Tuesday 30 November 2021

One Hour Wargames - Scenario 9: Double Delaying Action

After the recent fun game with Post of Honour, I thought it high time to get Honours of War back onto the table as well as working my way through the One Hour Wargames book scenarios. Next in line was Scenario 9 which was inspired by the Battle of Wavre in 1815. I was in two minds as to whether to play this or not to be honest, for a variety of reasons, which I'll address in my post game thoughts. However I decided to give it a go and used the random force generation system from Thomas' Wargaming 19thC Europe. The forces generated were as follows, using the Austrian National Characteristics, with all commanders Dependable:

6 x Line Infantry
1 x Skirmishers
1 x Cavalry
2 x Artillery
Exit 50% of force off North table edge on the road by game end.

5 x Infantry
2 x Skirmishers
1 x Cavalry
2 x Artillery
Control the town and exit 4 units of the North table edge via the road, and/or prevent Red from exiting 50% of its force as per the above.

The Game
With everything set up the day before, it was just a case of finding a spare few hours to play the scenario, which is easier said than done these days! I'll let the photos do the talking and annotate them as required.

An overview of the table, looking North, with Red defending to the North of the river and Blue beginning to arrive from the Southern table edge.

The town garrisoned by an infantry brigade, with the Blue line and light infantry ready to enter the table.

The main Blue force, lead by light infantry, ready to move across the bridge.

Two Red infantry brigades deployed, with skirmishers in the woods to their right.

The end of Turn 1. The Blue troops move forward, with the light infantry crossing the bridge and deploying into line, as well as closing in on the town. The Red infantry and cavalry begin to withdraw as per the 'objective orders'.

Blue light infantry come under fire from the town.

The end of Turn 2. The Blue brigades on the left get a double move and move smartly across the bridge, but come under fire from the woods and the Red artillery. The Red infantry and cavalry continue to pull back and the brigade defending by the wood move their line slightly to form a better defensive position.

Red light infantry in the woods and artillery cause more hits on the Blue troops.

The Blue light infantry take more hits from the town which causes them to be less effective at firing (3 hits blue die).

The end of Turn 3. As the Blue troops advance on the left, the continuing weight of fire sees one infantry unit routed (red die top left) and the light infantry in front of the woods moving to a blue die. In front of the town, the light infantry are forced to retreat due to loss of morale. Again the Red infantry and cavalry continue to retreat to the North.

The light infantry are forced back and need to reform before returning to the fray. At least they have managed to cause the Red infantry in the town to move to a blue die.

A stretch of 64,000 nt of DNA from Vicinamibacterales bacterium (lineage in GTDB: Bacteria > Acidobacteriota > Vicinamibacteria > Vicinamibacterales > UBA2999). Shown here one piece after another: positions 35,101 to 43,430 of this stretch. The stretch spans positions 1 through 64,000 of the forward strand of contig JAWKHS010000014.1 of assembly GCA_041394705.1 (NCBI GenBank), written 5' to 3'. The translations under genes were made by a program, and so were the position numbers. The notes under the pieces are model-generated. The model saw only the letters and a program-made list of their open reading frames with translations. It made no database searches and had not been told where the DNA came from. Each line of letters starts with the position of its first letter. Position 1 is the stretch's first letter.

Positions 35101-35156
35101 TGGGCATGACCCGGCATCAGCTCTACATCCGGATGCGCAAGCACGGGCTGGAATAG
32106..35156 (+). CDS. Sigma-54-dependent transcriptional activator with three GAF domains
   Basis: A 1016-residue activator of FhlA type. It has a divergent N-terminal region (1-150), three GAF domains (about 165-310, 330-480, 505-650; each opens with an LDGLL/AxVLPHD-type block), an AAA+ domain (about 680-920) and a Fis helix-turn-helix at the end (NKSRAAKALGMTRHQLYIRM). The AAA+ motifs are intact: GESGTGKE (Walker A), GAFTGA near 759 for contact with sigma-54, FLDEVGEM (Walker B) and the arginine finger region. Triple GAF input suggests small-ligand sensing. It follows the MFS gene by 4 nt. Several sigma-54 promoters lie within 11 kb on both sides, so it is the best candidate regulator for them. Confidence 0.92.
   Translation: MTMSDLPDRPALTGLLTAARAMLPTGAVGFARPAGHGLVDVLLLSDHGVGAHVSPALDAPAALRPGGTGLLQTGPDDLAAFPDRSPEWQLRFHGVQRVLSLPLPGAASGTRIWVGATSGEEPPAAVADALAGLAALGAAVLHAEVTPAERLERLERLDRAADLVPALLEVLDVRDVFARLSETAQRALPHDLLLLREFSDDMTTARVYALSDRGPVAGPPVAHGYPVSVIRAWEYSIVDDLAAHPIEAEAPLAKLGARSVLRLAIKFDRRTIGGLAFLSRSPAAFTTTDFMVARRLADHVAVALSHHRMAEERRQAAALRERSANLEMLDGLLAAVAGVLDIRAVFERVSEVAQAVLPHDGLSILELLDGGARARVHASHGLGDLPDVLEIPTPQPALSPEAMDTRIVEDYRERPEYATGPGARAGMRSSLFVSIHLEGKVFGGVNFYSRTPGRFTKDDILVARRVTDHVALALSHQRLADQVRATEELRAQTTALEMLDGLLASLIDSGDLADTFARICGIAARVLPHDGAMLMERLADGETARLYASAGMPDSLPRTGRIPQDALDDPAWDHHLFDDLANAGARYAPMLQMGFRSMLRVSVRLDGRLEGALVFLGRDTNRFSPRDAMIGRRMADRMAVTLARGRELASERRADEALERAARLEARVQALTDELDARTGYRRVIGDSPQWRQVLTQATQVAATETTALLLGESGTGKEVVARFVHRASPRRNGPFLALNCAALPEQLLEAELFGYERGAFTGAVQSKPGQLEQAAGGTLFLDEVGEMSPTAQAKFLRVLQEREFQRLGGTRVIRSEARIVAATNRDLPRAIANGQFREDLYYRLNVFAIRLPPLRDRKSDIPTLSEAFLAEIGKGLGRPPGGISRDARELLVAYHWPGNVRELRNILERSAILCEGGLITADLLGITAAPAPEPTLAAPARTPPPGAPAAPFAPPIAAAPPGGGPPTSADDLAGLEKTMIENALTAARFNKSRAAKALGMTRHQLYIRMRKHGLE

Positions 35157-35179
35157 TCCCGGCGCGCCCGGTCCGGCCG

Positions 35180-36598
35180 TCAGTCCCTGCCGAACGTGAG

The Blue troops struggle to make headway, not helped by the early loss of an infantry unit.

The end of Turn 4. The Blue infantry slowly moved across the bridge, but lost their light infantry to shooting from the woods. In front of the town the Blue infantry moved to blue die as well. For Red, the cavalry moved off the table with an infantry brigade close to doing so too.

The light infantry (red die) rout and another infantry unit take hits as they deploy into line.

The end of Turn 5. Across the board the Blue troops moved as best they could, whilst the Red infantry moved closer to the Northern board edge. Both sides have very little shooting and what there was was not too effective.

The Blue infantry in front of the town begin to dress their lines to bring more firepower to bear.

The end of Turn 6. The Red infantry brigade by the woods began to pull back as per their 'objective orders', whilst the artillery and light infantry covered their move. The Blue troops moved up towards the town and across the bridge as best they could. However more very effective fire from the woods say the loss of another line infantry unit for Blue.

More deadly fire from the woods sees the loss of an infantry unit.

The end of Turn 7. The Red infantry continued to pull back, but their artillery unit by the woods was forced to retreat having taken 4 hits and needed to reform. The Blue troops tried t move into position to pursue the Red infantry. Once again, the shooting was generally ineffective.

The Blue troops are making little headway against the town defenders.

The town defenders have moved one infantry unit to cover the retreat and threat from the Blue infantry across the river.

The Blue infantry, cavalry and artillery struggle to deploy.

The end of Turn 8. As Red continue to withdraw, the light infantry in the woods are caught by Blue artillery fire and are forced back to reform. The Blue troops get a double move and managed to charge into the reforming Red artillery , routing them in the process.

The Red light infantry about to retreat to reform.

The reforming Red artillery caught by the Blue infantry and routed.

The troops in the town hold on and pose a threat to the Blue right flank across the river.